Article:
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Quadriceps Tendon Rupture, Repair and Rehab - Page 217

post #6481 of 10808

@RUNNERMX...nice shot in the wet! Did you bust 3 hours? Keep up the inspirational posts...dude, you look about 20 years younger than you are. Thumbs Up

post #6482 of 10808

Eric308, I read somewhere that there is one guy in Illinois in the 55-59 age group who can do sub-3hrs. (Hint: It's not me; my time was 3:57). You're correct, it rained through the entire race with a temperature in the low 40s. There were wide puddles everywhere; no choice but to splash through them.

post #6483 of 10808

I'm 10 months post-op (tomorrow) and wanted to share a little more on extensor lags. An extensor lag is when you can passively extend your knee to a greater extent that you can actively extend it, meaning that you have a strength deficit (zone of weakness) in the final degrees of extension. Anyone who finds it harder to descend stairs, run or jump than before is probably experiencing this.


For discussion sake, let's use extensor lags of 7, 5 and 3 degrees. Maybe it's more appropriate to use 9, 6 and 3 degrees, but I'll wing it. At 7 degrees, you might have to lean on the rail when descending stairs. Without the rail, the knee would essentially buckle the first 7 degrees and cause you to tumble forward. At 5 degrees, you might still have to use the rail but not lean on it. By the time you get it down to 3 degrees, you might be able to carefully descend without the rail if you need to.


Running with a 7-degree extensor lag will feel awkward and fumbling because the knee will flop around whenever you kick it forward and will slightly buckle when it's behind you. As you reduce the extensor lag to 5 and 3 degrees, running becomes more natural and the fumbling disappears. Yet you still run slowly and it might seem like you are stuck at a slow pace. This is because running fast requires full thrust in the final degrees of extension. You need to get the extensor lag all the way down to zero before you can recover your pace.


Getting rid of extensor lag requires exercises that target (and really smoke) the quads in the final degrees of extension. This is easier said than done. Most leg exercises (leg press, cycling on flat surfaces, and even squats) build up enough momentum to carry you to full extension without requiring much exercise in the final degrees. I've recently been getting a lot of benefit from using the recumbent bike at maximum resistance with the seat way back, and using the elliptical at high resistance, both for 99 minutes. Running is getting more and more comfortable, but still not fast. I can comfortably run 9-10 miles at an 11-12 minute pace. I can descend stairs without he rail if I need to, and can jump into the pool without using stairs.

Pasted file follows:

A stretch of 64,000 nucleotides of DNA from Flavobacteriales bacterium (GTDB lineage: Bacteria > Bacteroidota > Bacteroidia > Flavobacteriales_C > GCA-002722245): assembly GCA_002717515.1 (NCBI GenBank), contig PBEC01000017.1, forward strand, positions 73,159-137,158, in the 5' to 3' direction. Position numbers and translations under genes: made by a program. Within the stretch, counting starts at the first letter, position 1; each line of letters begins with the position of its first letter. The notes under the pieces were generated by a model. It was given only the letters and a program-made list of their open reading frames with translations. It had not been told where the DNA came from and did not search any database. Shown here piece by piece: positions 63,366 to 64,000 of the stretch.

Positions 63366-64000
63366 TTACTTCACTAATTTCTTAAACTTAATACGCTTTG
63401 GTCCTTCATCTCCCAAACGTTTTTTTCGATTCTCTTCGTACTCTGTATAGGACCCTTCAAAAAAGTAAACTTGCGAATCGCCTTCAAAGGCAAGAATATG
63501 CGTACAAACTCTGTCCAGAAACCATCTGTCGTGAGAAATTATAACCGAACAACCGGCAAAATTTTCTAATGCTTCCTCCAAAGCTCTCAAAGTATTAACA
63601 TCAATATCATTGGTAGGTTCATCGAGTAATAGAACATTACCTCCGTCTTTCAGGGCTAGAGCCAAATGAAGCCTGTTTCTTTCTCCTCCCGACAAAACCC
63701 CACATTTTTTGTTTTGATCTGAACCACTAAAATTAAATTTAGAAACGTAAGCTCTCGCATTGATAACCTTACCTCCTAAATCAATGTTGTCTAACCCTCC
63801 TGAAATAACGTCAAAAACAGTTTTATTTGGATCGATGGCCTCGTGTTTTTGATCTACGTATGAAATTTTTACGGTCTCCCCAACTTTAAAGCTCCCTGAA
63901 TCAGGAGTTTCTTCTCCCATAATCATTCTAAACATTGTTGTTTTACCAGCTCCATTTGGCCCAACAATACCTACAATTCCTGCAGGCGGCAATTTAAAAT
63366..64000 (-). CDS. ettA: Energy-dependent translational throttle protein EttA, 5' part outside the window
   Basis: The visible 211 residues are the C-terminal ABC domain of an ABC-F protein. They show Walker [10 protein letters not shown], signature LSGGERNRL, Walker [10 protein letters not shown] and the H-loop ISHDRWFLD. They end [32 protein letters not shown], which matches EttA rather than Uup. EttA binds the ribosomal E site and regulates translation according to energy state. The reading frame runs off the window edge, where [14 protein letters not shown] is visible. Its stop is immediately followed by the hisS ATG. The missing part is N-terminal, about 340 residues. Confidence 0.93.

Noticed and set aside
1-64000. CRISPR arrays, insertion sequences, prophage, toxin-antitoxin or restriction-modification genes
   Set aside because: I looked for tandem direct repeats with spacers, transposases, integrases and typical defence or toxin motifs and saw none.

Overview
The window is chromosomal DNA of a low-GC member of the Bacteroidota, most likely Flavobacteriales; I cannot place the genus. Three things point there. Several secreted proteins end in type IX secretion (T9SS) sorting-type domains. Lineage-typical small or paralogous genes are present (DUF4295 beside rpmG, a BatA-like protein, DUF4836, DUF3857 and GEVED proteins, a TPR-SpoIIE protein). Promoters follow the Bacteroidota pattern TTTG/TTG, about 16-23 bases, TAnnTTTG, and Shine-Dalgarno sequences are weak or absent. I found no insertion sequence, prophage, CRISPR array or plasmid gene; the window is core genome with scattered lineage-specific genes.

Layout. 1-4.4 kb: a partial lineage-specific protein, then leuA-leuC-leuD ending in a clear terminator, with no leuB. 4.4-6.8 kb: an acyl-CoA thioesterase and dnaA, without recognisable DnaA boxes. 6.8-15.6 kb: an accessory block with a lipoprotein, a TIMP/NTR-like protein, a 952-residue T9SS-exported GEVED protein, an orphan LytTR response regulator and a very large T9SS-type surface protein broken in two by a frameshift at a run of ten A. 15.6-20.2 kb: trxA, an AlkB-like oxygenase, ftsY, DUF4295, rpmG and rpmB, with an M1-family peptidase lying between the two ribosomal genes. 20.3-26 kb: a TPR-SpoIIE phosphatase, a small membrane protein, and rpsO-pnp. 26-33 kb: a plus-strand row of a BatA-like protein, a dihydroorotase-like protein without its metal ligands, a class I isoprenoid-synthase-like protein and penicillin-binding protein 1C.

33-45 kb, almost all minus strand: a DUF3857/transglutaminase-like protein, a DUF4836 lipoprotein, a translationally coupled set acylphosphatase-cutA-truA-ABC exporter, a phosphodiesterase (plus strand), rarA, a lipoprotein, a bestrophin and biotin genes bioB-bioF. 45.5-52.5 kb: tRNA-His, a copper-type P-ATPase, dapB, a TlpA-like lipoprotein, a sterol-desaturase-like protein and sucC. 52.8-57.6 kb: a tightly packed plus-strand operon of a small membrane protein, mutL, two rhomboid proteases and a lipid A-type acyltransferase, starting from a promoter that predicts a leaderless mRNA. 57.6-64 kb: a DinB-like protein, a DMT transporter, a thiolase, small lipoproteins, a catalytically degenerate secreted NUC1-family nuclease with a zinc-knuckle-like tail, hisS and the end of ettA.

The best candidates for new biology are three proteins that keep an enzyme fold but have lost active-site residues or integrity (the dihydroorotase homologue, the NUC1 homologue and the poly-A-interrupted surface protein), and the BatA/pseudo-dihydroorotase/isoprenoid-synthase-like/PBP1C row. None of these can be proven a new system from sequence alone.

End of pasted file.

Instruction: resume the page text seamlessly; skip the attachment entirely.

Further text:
At 10 months post-op, I'm about 90% recovered from my bilateral rupture. I'm clearly not back to running a marathon at a 9:06 pace, or descending stairs with a 40-lb bag of salt in each hand. But considering where I was in September (when I hopped on crutches between machines in the gym) and October (when I didn't have enough quad strength to step over a curb), yeah, I'm 90% back.

post #6484 of 10808

@RUNNERMX: great information regards the extensor lags. Although I still have a deficit (may be 5 degrees) I don't feel any limitation with running, even downhill running is being improved, whereas descending stairs especially with additional weight is still not nice. My understanding is,with a natural running style extensor lag may not impacts significantely. 13 month post OP  my first half marathon in April 2014 was finished in 1:55 although under high temperature conditions, another step to recovery and - no problems thereafter.

Knee was supported with kinesiotape applied by my PT


post #6485 of 10808

Richie1, that's a great time on the half. Congratulations! I have a mid-foot strike, no problem with hills but still slow. I feel like I need more strength in the final degrees of extension to get the thrust needed for a faster speed. I will get there eventually. Month after month, I improve on various exercises and am able to do things that I could not do before. It would seem a mathematical certainty that if I get stronger every month, I will reach full recovery at some point.

post #6486 of 10808

Congratulations on the race Richie1! What an accomplishment! 


I am 13 weeks post-op today and the Doc freed me from  the immobilizer! WOOHOO! I am walking with no crutches but I admit I look like a toddler learning to walk...a little wobbly with my arms out for balance! No jumping, running, or sports, but other than that no restrictions. I have made it from 40 degree knee bend to 95 in 3 1/2 weeks of PT. My PT stressed the importance of straightening the leg...she said otherwise I will have lifelong limp...so make sure you all are doing your extension exercises and pushing that knee BACK as well as bending.